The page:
How to destroy your kid’s trust in you forever
IF you hired a private investigator to tail your teen and then secured evidence that he or she was taking drugs or something similar, what would you do next?
As their parent, punishing them or even calling the police might seem the most effective step. A case of teach them a lesson, they can learn the hard way and all those great "back in my day" style announcements.
The Daily Telegraph revealed this week that undercover detectives in Sydney are being hired by worried mums and dads to track their children from the school gates to shopping centres, parks and anywhere else with the potential for mischief.
We moved from helicopter to drone parenting.
Pats on the back all round then.
But amid your fury and despair when confronted with third-party proof of your suspicions, there will be a far greater casualty.
Gone, possibly for good because your son or daughter, faced with the subsequent interrogation, would fixate only on why you went behind their back.
And any opportunity to deliver a productive life lesson about something dangerous? In the bin, along with your parent-child relationship.
Yes, affluent but suspicious mums and dads across the north shore and eastern suburbs are paying PIs thousands of dollars to spy on their kids.
The plan is to "gather evidence" in a bid to prove or dismiss a gut feeling that someone's little darling is behaving badly.
What it does in fact illustrate is that we have achieved the ultimate fail in lazy and inept parenting.
Sure, raising kids is complicated but paying a stranger to solicit information about your own child when you have not put the required effort in, how exactly is that a win for anyone?
At the going rate of $125 an hour for a minimum of four hours a day, you can have your deepest fears realised - about how you have failed to build and maintain trust with your child.
Investigator David King quoted an email from one prospective client: "I'm worried about my son. I have a feeling he's hanging around the wrong people, they use him for money. I need to find out who they are and what they do and where they go."
That's parenting for you - worry and the queasy paranoia you feel from the day they are born and erupting probably around the first time they run off from you in a crowded public place.
Any parents of teenagers will attest to the fact that they can be secretive, disobedient, wilful, moody and downright difficult to be around.
But at what point does exasperation become distrust or suspicion so deep that you would hire an investigator follow them and report back on their activities?
I'm not saying this is not hard or at time fruitless to keep engaging with your kids but you don't give up. Ever.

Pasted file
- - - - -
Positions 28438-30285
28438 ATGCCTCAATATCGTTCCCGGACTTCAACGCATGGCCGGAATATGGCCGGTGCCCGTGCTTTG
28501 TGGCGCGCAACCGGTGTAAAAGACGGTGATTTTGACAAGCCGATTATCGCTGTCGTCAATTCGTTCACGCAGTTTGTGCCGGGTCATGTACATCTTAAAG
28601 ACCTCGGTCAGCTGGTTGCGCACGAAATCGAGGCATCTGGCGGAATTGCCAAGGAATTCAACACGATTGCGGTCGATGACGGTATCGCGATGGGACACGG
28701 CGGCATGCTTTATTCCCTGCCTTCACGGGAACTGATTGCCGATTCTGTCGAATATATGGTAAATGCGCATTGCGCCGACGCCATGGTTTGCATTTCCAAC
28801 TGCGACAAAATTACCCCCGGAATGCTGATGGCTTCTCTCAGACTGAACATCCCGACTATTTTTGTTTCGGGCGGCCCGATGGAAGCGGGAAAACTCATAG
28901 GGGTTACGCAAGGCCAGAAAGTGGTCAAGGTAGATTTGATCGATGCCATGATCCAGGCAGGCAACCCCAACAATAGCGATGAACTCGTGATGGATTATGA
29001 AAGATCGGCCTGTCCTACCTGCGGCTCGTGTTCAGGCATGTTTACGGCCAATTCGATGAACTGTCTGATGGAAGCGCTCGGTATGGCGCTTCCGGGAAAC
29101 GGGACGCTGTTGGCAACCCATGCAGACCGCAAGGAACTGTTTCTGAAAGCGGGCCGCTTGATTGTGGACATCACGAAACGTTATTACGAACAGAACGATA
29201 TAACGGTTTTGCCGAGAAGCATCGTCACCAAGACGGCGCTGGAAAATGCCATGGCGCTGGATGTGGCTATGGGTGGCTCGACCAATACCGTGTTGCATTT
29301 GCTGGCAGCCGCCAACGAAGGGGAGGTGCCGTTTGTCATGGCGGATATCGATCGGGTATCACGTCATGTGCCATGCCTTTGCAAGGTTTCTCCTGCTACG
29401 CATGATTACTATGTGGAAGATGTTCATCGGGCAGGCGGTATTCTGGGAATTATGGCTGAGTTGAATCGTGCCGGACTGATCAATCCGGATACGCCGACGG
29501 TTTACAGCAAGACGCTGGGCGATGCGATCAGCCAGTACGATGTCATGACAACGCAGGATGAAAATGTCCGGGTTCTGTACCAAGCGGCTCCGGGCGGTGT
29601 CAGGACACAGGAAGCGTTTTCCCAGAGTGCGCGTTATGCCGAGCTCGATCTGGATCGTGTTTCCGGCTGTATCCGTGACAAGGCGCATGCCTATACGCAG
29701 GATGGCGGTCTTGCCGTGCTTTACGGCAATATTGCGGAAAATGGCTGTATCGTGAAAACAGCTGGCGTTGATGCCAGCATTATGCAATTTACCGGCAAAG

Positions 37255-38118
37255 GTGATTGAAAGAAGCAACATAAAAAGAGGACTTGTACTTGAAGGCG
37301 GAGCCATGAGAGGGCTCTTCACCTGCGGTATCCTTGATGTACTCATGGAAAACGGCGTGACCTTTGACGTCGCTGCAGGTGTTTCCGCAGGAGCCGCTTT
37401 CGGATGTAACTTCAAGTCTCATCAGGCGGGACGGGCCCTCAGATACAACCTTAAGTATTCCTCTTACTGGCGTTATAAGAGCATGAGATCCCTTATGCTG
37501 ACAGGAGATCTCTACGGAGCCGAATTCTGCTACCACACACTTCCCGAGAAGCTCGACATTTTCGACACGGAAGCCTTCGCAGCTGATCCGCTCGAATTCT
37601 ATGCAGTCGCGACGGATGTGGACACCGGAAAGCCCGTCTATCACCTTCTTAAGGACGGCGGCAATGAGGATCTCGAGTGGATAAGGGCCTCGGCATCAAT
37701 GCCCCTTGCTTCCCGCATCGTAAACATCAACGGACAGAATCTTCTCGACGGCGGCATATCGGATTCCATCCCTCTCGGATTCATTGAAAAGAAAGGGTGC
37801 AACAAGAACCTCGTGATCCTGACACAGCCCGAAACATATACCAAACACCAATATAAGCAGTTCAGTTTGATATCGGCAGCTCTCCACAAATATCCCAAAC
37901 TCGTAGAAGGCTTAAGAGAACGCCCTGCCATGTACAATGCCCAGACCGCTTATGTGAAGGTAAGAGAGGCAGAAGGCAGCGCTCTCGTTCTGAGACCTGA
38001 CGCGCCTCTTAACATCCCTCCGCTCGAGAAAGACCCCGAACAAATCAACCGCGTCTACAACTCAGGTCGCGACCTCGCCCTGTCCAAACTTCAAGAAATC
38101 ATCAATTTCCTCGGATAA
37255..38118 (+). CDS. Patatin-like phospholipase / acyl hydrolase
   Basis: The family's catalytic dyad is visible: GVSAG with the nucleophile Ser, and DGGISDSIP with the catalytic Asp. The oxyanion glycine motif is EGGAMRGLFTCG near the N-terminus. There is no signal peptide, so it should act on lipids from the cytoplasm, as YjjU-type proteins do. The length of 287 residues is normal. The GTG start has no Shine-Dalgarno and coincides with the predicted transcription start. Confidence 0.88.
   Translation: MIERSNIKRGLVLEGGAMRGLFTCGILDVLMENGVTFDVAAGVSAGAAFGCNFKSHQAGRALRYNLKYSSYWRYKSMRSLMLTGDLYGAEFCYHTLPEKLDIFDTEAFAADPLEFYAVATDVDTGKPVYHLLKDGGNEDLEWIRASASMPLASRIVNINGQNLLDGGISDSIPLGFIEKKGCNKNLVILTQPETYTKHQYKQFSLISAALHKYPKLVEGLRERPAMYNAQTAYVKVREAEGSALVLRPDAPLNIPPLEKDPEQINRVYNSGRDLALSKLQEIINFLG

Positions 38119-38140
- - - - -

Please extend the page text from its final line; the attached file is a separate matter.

They want the boundaries, they want you to stand in their way and secretly they want you to say no so they can see a clear line drawn.
That's called trust and it sets then up for positive relationships in their adult lives. Strapping a secret camera to a tree and pouring over the footage later does not.
Regardless of what the PI finds out, how would you feel if someone you loved had you put under such scrutiny? You would feel betrayed.
Wayne Carney, of Special Operations Group Australia, told parents one option was to buy backpacks fitted with clandestine GPS trackers.
"You're monitoring their movements," he told this paper. "It is about peace of mind and making sure the safety and wellbeing is taken care of."
My issue is not with businesses exploiting a financial opportunity from parents with more money than sense.
And sure, who hasn't thought, even fleetingly, what it would be like to microchip your child and see what life in like inside their body and minds.
But we don't own our kids. We nurture them.
As a parent, you can't demand trust. It's a gradual process that requires mutual commitment.
Teens especially are entitled to privacy and just because they want privacy does not mean they are up to no good.
Fear makes a parent feel disengaged and disempowered. That and an inability to say no.
Success is your teenager feeling open and comfortable to talk to you about tricky issues as you navigate a relationship beyond a disciplinary set up.
It's frightening to think interactions with our children have become so fractured that we couldn't just ask them what they did when they went out, where they went and who with.
All reasonable questions, especially for younger teens. Why have we lost track of who our children's friends are or who their friends' parents are. When did we stop simply paying attention?
Sometimes all it takes is some basic observation to know that things are not quite right. And then it is up to you to take that bone and gnaw away at it until you get the answers you need.
Your kid might not like it, but you are not their friend.
You are not their best buddy.
But you are their greatest ally and it is your job to keep them safe until they are old enough to keep themselves safe.
They might not like your intrusion but better you than some paid stranger fishing around in their lives.